Since the adoption of the Paris Agreement in 2015, the international community has been heeding the urgency of responding to climate change and calling for wider and more decisive actions to mitigate GHG emissions. In particular, 2020 is the year set for review of the nationally determined contributions (NDC) previously submitted by each Party of the Paris Agreement, and for submitting long-term low greenhouse gas emission development strategies (LEDS). In addition, many countries are seeking a sustainable economic recovery plan that reflects climate change and environmental considerations to overcome COVID-19. Also, as major greenhouse gas emitters participate in the declaration of carbon neutrality vision and EU plans to introduce carbon border tax, the issue of greenhouse gas reduction is expected to affect not only domestic economic and industrial policies, but also diplomatic and international trade sectors. Accordingly, this research was carried out to present our policy recommendations by analyzing measures to strengthen greenhouse gas reduction targets and the economic impact of the EU's Carbon Border Adjustment Mechanism (CBAM).
Chapter 2 covers recent discussions in the international community on transition to a low-carbon economy and carbon neutrality, and government policies related to GHG reduction in EU, USA, China, Japan and Korea are reviewed. In order to promote the European Green Deal to achieve carbon neutrality in the region by 2050, the EU has established action plans for each sector such as industry, power generation, resource circular economy, and transportation, while also making considerations for financial aid and support for the vulnerable. In the case of the United States, which has been pursuing a rather conservative environmental policy under the Trump administration, as Joe Biden has been elected in the 2020 presidential election, significant changes are expected in policies to respond to climate change. China, the largest greenhouse gas emitter, has shown a somewhat inconsistent policy stance in regulating fossil fuels, but the country also proposes achieving carbon neutrality until 2060. Japan has also announced carbon neutrality by 2050. Korea recently presented the vision of the Green New Deal as part of the Korean New Deal and plans to realize net zero by 2050.
Chapter 3 examines the status of greenhouse gas emissions in major countries, and analyzes the characteristics of carbon dioxide emissions embodied in international trade, mainly in the EU and Korea. We have found that mainly developed countries were net importers of carbon dioxide embodied in trade as of 2015, while many Asian countries excluding Japan were net exporters. Based on the OECD’s emissions and trade data, we have estimated additional costs assuming that the EU imposes a tax of 30 euros (36 dollars) per ton of carbon dioxide embodied in imported goods from non-EU countries. These results can be considered equivalent to the costs of imposing a certain percentage of tariffs. Among the EU’s major trading partner countries, India would be required to pay extra costs equivalent to the highest tariff rate of 4.6% while China would be faced with the largest cost of over 11.9 billion dollars in scale with a tariff rate of 2.6%. Korea would be charged the same cost as the 1.9% tariff rate. Indeed, the impact of introducing carbon border tariffs or carbon taxes limited to imported goods will be determined by various factors such as the structure of global value chain between countries. Therefore, it is necessary to prepare countermeasures based on the results of objective research.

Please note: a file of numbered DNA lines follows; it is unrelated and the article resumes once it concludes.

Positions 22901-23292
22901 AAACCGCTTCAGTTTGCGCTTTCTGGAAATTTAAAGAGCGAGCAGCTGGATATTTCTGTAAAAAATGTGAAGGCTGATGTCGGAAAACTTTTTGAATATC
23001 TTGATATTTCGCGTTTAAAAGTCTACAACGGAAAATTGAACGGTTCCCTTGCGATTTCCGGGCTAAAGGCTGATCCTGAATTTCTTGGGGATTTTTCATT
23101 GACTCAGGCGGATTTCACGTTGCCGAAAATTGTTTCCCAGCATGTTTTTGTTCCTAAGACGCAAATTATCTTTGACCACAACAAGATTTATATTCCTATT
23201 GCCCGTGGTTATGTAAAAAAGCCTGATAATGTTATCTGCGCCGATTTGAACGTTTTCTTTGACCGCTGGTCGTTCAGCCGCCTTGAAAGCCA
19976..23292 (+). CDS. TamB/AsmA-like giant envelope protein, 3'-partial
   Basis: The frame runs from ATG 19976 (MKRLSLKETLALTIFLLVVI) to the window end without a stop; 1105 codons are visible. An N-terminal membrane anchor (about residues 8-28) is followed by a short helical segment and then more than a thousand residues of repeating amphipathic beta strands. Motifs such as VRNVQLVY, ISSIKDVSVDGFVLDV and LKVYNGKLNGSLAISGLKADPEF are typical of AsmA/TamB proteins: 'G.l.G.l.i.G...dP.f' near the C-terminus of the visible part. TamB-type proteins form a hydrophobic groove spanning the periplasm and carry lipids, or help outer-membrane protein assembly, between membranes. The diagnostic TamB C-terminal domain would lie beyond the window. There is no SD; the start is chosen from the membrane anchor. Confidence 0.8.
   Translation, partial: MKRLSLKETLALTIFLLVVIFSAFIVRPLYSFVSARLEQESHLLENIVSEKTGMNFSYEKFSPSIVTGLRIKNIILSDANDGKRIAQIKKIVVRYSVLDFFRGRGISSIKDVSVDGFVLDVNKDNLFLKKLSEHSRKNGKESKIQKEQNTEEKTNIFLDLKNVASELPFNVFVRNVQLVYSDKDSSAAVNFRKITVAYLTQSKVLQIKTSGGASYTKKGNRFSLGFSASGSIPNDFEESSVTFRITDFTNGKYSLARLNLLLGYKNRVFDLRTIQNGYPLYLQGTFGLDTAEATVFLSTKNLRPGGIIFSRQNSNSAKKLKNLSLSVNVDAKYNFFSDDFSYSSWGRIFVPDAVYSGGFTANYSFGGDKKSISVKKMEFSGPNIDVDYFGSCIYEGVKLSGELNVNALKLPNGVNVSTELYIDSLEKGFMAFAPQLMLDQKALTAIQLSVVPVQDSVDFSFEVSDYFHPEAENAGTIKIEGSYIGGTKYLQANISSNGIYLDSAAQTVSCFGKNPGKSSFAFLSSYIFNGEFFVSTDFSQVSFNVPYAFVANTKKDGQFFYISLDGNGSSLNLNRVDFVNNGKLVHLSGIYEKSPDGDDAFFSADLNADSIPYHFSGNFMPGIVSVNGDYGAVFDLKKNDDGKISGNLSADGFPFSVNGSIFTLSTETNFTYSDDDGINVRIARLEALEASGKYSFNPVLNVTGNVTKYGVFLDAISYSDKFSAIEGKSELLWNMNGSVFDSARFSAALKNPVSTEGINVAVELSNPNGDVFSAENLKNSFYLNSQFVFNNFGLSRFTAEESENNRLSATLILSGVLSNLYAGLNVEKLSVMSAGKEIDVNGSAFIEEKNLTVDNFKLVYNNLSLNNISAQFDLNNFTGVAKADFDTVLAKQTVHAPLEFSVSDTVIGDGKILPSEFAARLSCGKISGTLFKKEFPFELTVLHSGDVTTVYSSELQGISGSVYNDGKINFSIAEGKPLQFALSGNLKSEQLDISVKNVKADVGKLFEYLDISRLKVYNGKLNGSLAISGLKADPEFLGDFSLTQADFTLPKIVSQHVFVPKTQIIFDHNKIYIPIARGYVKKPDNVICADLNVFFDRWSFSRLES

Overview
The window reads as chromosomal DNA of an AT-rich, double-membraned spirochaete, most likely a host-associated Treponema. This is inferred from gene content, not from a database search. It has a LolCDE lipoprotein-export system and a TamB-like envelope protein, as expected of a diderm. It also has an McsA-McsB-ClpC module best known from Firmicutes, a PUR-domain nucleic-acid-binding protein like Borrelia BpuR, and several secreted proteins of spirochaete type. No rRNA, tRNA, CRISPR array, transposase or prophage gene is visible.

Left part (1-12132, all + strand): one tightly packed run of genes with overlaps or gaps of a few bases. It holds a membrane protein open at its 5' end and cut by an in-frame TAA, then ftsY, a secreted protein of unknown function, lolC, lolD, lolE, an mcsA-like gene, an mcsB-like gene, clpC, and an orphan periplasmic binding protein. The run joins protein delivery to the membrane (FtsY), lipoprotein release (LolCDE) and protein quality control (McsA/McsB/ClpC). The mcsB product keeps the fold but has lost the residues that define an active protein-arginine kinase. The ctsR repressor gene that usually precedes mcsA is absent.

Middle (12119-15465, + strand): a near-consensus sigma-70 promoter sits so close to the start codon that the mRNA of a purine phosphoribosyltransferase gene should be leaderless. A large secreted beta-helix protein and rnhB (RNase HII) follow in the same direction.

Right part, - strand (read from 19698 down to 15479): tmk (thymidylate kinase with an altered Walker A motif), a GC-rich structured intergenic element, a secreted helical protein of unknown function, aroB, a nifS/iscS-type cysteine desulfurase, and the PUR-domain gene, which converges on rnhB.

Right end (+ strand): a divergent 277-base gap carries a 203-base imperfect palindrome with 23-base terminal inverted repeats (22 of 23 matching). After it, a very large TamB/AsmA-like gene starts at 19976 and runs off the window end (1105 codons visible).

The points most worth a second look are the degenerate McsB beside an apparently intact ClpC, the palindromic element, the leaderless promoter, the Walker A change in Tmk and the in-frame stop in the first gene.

The theoretical model in Chapter 4 assumed a political system with a democratic decision-making process. Specifically, this model assumes that there are two groups of economic actors ‒ Group F (Fossil fuels) and Group R (Renewable energy) in the economy under the democratic political system. The difference between these groups is their own production technology, assuming that the Group F has a fossil fuel-based production technology and the Group R has a renewable energy-based production technology. We found that economic actors with fossil fuel-based production technology prefer a relatively low carbon tax rate to those with renewable energy-based production technology. This model derives the political economy equilibrium of a carbon tax policy by analyzing the endogenous decision process of the policy through a political economy approach in which two groups engage in political competition within a macroeconomic model.
At the end of 2019, the EU announced a blueprint called the European Green Deal to actively respond to climate change, including the introduction of thr CBAM. A public survey was conducted to collect opinions, with the aim of submitting legislation of this mechanism by the first half of 2021. It was found that the EU is considering three implementation plans: the first is to apply a carbon tax to imported goods and products within the EU, the second is to impose carbon customs duties only on imported goods in the form of tariffs, and the third is to apply the EU Emission Trading System (ETS) to goods imported into the EU. In this context, Chapter 5 analyzes the economic impact of the introduction of the CBAM on the trade patterns of Korea and other major trading countries. We used the Computable General Equilibrium (CGE) model with GTAP data, and estimated the impact of imposing taxes derived in Chapter 3 on specific industries in the form of tariffs. Our approach also considered the possibility that the carbon border tax would be preferentially applied to industries such as cement and steel with high carbon emissions. As a result, we found that exports from major trading countries to the EU declined significantly as the EU’s own production increased for industries that imposed a carbon border. In particular, China, India, and Russia, which have high unit carbon emissions, saw the largest decrease in exports to the EU.